When we ask God to renew our minds and give us the vigor we need to serve Him, to love Him, and to show that same servitude and love for His people to fulfill His law, He WILL provide.

{As a sidenote, I highly recommend all Ohio State students consider going on a Buck-I-SERV trip! Applications for the Spring and Summer trips are open now, and are due on January 28th. Go forth and serve His kingdom, y’all!}

Vulnerability in our Struggles

I am, by nature, a realist, straddling the line of a pessimist at most times. While not something I am proud to admit, my immediate reaction to most things is being either very matter-of-fact, or having a “glass half empty, worse case scenario” type of outlook. Being aware of this, I spend a considerable portion of my time refuting these thoughts by telling those around me “it could always be worse”, or looking for the bright side when I face adversity. As a whole, I like to think that this is a positive personality trait… self-correction of negative thinking or emotions.

Unfortunately, there is a dark side to this. As Christians, how many times have we heard fellow believers quickly shut down conversations about trauma they have experienced/are currently experiencing by using anecdotal phrases such as “but it’s in God’s plan… overall I am still feeling exceedingly blessed… don’t worry about me, I’ll be fine- I have Jesus!”. We sanitize our struggles to make others comfortable, because we have been raised in a society where metaphoric gold-stars are given out to this who seem to get over pain quickly. This outward maintenance of a positive demeanor in the face of our darkest moments is admirable, but where is it stemming from?

So often there is this misinterpretation that claims if our faith is strong, we won’t let our sufferings get to us because at the end of the day, we still have Jesus. Or we feel an obligation to compare our pain to the pain of others, and think that we don’t get to be upset if other people are upset for “better reasons”. Perhaps this comes from feeling as though we’ll be judged, or because it comes across as some type of moral failing to be sad as a believer. Myself, like so many others, are often plagued by the suppression of our feelings in the name of Christianity.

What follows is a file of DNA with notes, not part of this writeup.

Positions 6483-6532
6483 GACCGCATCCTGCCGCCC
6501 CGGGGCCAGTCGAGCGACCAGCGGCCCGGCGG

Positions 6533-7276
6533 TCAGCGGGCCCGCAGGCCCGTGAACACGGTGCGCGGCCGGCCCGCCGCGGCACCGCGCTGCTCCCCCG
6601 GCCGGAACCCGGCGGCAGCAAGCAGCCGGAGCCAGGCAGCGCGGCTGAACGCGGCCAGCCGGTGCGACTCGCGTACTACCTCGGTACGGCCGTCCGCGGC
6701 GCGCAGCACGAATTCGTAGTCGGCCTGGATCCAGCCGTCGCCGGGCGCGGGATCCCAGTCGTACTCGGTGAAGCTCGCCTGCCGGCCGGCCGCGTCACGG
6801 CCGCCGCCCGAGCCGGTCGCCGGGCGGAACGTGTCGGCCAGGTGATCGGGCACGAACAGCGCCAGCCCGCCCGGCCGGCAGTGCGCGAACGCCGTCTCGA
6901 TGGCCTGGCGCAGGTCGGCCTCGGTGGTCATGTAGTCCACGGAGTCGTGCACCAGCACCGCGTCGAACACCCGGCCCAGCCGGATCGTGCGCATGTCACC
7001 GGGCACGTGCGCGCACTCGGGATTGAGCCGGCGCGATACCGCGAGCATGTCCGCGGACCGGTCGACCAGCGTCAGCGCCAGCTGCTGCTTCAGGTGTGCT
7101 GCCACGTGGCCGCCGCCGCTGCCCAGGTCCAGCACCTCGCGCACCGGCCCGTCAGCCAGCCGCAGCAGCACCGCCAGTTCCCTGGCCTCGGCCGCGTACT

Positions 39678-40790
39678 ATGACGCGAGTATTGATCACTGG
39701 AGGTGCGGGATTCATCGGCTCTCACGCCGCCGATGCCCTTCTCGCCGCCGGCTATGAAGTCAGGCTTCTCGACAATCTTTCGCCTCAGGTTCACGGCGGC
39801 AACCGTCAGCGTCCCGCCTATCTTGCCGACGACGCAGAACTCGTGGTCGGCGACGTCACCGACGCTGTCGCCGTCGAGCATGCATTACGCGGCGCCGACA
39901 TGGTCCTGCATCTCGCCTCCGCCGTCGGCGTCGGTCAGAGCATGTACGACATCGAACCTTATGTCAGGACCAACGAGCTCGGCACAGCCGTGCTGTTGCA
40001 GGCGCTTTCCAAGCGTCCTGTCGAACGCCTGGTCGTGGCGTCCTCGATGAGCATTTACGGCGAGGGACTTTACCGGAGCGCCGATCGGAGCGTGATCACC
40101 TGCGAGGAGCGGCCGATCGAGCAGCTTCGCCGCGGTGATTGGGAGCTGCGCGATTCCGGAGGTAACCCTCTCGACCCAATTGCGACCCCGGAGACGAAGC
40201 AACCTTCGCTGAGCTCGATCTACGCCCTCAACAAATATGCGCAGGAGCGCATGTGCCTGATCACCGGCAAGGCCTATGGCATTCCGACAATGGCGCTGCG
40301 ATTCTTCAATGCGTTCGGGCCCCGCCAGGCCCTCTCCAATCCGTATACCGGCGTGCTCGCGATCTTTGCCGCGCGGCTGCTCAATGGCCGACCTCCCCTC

In the moments I feel like my sadness is unjustified, and the desire to masquerade my emotions arises, I have found it important to remember that God does not give us a pain without a purpose; it is out of our broken hearts that God has us serve His kingdom and help others on their own journey toward healing.

One of the greatest beauty’s of the gospel is that power comes out of weakness. I believe Paul put it most eloquently in 2 Corinthians 12 as he spoke of his pleading with the Lord:

But he said to me, “My grace is sufficient for you, for my power is made perfect in weakness.” Therefore I will boast all the more gladly about my weaknesses, so that Christ’s power may rest on me. That is why, for Christ’s sake, I delight in weaknesses, in insults, in hardships, in persecutions, in difficulties. For when I am weak, then I am strong. || 2 Corinthians 12:9-10

This ideology is reflected again and again when speaking of the kingdom of God, a realm which often seems upside down compared to the world we have tried to construct based on our limited wisdom. What appeared to be Christ’s weakest moment, his crucifixion, was actually a moment of incomprehensible power. Through his pain and suffering, the power of salvation was released for all those who believed in him. While we may have great trouble accepting it at times, weakness is strength in God’s eyes, because this is where His grace can flow the most abundantly.

This makes me reflect on my own experiences. What stories have I tried to push down because I feared that if only my faith were stronger, I wouldn’t feel the pain? How many times have I bit my tongue feeling unjustified in my turmoil because others had it worse? How many people have I deprived others of a potentially healing experience, because I was too sacred to speak up?

Because of this, I am trying to change my ways- to remain vulnerable in my darkest moments, and to not feel the need to put up a front of being okay. Our pain, our weakness, our insecurities, and our hardships have been placed in our lives to stand testament to the goodness of the Lord. We are not any less of a Christian because we experience these tribulations in fact, we are glorifying his kingdom by sharing our stories. We can heal from these experiences, and we never know who we may help along the way. Let’s commit to living lives of vulnerability in our struggles.

Slaves to Guilt

Guilt – a feeling of responsibility or remorse for some offense, crime, wrong, etc. whether real or imagined. Guilt, often accompanied hand-in-hand with shame, can paralyze us and leave us in deep troughs of depression and resentment (toward others or ourselves).